3. Water & Electrolytes:

When you exercise, your body temperature rises. To cool down, your body tries to produce sweat. As the sweat evaporates, the body’s temperature comes down, but along with sweat, body fluids, and electrolytes are also lost. This lost fluid needs to be replenished to avoid dehydration. By maintaining optimum hydration, you can ensure the maintenance of body temperature, reduce heat stress, and maintain your performance levels. Water is the best fluid for maintaining hydration. However, some athletes prefer to opt for sports drinks that contain carbohydrates along with electrolytes. Such sports drinks may be beneficial for athletes who perform high-intensity or vigorous exercise. Some of these sports drinks are also loaded with sugar, so read the label carefully if you too plan to have one.

4. Fuel Up Pre-Exercise:

You wouldn’t drive a car without putting in fuel, right? That’s exactly what you need to do with your body. Choose to opt for whole grain cereals combined with low-fat milk, whole wheat toast, whole wheat pasta, brown rice, or fruits and vegetables at least an hour before exercise. If you are running short on time, eating a fruit like an apple or banana just 5 minutes before should also suffice.

Avoid high-fat foods and unhealthy fats like saturated fats, trans fats, or even excessive proteins pre-workout. They may take longer to digest, which may divert your blood flow from your exercising muscles to your stomach or may also cause gastric discomfort. The trick is to eat slow-digesting carbs to avoid feeling sluggish. You may take some energy supplements for an instant energy boost.

5. During Exercise:

Whether you perform a low- to moderate-intensity exercise or are an athlete, maintaining hydration through slow sips of water throughout is vital. You do not necessarily need to eat during a workout/ exercise, or sports session if it's less than an hour. However, for vigorous exercise or high-intensity workouts, eating between 50 and 100 calories through complex carbohydrates like low-fat yogurt, raisins, or bananas every half hour is recommended.

6. Post Exercise:

After your sports event, refueling your body with sufficient fluids, carbohydrates, and proteins is essential. Apart from drinking water for fluid replenishment, 100% orange juice will also help. It will provide some additional energy and serve as a good source of potassium (an electrolyte). When you exercise, you burn a lot of calories. Within 20–60 minutes post-workout, your muscles can store carbohydrates and proteins as energy. So focus on eating a combination of carbs and protein, like fruit and yogurt, or a milk-based cereal like oat porridge or a fruit smoothie. You may add protein powders to your smoothies if you wish to bulk up your muscle stores.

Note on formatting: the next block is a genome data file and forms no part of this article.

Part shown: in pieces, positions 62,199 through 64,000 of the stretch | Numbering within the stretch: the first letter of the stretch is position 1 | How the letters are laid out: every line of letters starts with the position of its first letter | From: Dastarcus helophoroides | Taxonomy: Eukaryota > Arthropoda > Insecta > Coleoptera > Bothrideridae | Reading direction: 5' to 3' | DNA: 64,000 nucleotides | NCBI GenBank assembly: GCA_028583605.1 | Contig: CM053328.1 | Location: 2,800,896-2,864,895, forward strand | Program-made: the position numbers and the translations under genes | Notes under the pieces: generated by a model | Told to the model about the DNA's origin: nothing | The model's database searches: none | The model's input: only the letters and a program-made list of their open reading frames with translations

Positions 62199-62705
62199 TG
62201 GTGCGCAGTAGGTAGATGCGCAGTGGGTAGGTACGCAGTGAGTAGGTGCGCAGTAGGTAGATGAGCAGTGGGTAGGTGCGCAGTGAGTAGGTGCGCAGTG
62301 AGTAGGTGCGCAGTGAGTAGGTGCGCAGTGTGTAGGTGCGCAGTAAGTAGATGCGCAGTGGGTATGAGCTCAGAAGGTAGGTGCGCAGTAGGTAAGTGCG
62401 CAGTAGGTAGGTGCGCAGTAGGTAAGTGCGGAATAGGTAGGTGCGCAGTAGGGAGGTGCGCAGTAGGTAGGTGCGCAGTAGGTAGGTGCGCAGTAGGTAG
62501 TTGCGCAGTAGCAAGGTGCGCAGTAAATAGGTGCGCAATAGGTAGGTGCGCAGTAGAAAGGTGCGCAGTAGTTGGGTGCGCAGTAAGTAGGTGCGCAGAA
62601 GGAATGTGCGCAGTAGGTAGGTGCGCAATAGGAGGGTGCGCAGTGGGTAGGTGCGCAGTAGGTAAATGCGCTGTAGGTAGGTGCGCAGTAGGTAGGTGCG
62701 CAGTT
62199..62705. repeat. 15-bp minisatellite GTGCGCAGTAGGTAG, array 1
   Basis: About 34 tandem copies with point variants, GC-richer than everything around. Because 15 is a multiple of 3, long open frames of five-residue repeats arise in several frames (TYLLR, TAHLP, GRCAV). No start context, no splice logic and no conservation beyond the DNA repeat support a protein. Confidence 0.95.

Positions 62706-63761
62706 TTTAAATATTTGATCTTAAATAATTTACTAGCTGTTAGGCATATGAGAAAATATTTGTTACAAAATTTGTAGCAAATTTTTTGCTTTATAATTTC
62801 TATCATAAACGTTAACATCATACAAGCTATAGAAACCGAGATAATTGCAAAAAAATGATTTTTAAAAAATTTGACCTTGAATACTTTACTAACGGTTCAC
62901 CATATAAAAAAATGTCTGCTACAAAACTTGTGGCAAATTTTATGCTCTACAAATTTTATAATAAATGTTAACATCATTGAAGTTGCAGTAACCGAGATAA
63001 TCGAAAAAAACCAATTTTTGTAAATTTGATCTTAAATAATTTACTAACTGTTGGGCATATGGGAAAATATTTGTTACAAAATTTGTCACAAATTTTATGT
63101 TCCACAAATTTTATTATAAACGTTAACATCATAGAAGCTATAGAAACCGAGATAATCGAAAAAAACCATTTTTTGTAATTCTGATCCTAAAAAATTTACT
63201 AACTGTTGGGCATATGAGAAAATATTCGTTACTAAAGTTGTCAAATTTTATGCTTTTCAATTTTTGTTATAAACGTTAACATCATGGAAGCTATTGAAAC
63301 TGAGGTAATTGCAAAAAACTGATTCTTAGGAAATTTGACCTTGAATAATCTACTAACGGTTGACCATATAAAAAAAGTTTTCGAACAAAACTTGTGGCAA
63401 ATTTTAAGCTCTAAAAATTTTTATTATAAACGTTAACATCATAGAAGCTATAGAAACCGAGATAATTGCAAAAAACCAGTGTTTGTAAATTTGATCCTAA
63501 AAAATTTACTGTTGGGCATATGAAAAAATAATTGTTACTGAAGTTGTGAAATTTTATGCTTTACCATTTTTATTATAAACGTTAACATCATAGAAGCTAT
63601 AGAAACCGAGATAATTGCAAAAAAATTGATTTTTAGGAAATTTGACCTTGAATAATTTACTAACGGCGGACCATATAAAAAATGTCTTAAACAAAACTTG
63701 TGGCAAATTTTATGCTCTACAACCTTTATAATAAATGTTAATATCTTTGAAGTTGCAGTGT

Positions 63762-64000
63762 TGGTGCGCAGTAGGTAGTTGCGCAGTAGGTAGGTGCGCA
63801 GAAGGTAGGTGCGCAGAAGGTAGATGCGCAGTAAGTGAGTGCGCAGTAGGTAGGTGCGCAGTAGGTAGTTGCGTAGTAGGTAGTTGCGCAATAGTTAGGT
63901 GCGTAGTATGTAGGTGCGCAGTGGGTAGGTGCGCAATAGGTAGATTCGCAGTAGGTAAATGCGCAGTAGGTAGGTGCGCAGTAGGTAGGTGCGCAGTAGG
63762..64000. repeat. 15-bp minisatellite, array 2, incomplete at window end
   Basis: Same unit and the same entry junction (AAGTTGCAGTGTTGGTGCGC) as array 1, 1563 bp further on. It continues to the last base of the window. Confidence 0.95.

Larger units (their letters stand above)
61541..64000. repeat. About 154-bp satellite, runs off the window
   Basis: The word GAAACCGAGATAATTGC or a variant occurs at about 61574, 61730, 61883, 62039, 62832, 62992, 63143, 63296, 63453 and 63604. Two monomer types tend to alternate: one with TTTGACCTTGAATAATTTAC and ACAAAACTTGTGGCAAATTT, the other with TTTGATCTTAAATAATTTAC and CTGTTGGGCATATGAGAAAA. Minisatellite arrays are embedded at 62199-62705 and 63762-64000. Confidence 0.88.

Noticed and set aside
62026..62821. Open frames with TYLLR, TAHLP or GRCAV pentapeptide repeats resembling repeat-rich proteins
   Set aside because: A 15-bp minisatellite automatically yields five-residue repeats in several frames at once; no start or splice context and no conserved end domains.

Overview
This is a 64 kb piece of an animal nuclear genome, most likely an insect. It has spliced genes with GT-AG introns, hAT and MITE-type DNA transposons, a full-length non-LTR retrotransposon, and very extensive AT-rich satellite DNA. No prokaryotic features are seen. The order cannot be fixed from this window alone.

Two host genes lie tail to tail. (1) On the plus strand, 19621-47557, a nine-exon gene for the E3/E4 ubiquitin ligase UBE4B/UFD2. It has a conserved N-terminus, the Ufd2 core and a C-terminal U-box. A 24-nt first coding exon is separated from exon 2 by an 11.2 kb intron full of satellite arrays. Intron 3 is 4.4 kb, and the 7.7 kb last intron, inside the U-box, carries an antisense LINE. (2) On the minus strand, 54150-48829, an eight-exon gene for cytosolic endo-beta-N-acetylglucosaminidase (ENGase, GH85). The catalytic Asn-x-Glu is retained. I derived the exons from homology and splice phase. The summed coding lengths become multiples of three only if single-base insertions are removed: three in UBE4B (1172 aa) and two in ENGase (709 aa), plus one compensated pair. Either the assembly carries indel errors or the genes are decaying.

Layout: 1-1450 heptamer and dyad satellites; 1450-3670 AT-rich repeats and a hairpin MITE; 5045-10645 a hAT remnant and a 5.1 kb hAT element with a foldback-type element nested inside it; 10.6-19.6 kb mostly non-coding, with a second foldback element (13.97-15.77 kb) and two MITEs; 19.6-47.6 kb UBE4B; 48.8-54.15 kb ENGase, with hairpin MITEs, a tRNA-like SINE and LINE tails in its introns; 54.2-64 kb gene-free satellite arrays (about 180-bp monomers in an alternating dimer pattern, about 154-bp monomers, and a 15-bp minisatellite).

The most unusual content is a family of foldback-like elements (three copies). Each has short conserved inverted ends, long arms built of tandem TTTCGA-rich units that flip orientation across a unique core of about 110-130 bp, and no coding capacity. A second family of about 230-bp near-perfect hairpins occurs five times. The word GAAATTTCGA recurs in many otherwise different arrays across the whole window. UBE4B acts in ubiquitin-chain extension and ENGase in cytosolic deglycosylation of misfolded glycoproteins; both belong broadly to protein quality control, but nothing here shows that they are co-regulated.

Long Story Short

Pre-workout: Eat a combination of carbs and protein 1-4 hours prior.

During workout: 50-100 gms carbohydrate if the workout lasts more than an hour.

Post-workout: Eat a combination of carbs and protein within 60 minutes of the workout.

Wrapping Up

Still, sitting idle? It's time to get up and get moving. This World Athletics Day, pledge to start exercising regularly. No time to exercise? Start with small and shorter durations. Prioritize your health above all and take action to be at your best. Do not treat exercise as an extracurricular activity; rather, make it a part of your day-to-day routine. And while doing so, do not forget to pay attention to your nutrition as well.

References

https://medlineplus.gov/ency/article/002458.htm

https://blog.orchardhospital.com/why-is-physical-activity-nutrition-important

https://www.spectrumhealth.ie/blog/the-importance-of-sports-nutrition

https://www.opensciencepublications.com/fulltextarticles/IJN-2395-2326-3-147.html

https://research.med.psu.edu/oncology-nutrition-exercise/patient-guides/exercise-vs-activity/

https://www.acefitness.org/resources/everyone/blog/5460/physical-activity-vs-exercise-what-s-the-difference/

https://www.who.int/news/item/04-04-2002-physical-inactivity-a-leading-cause-of-disease-and-disability-warns-who

https://www.hopkinsmedicine.org/health/conditions-and-diseases/risks-of-physical-inactivity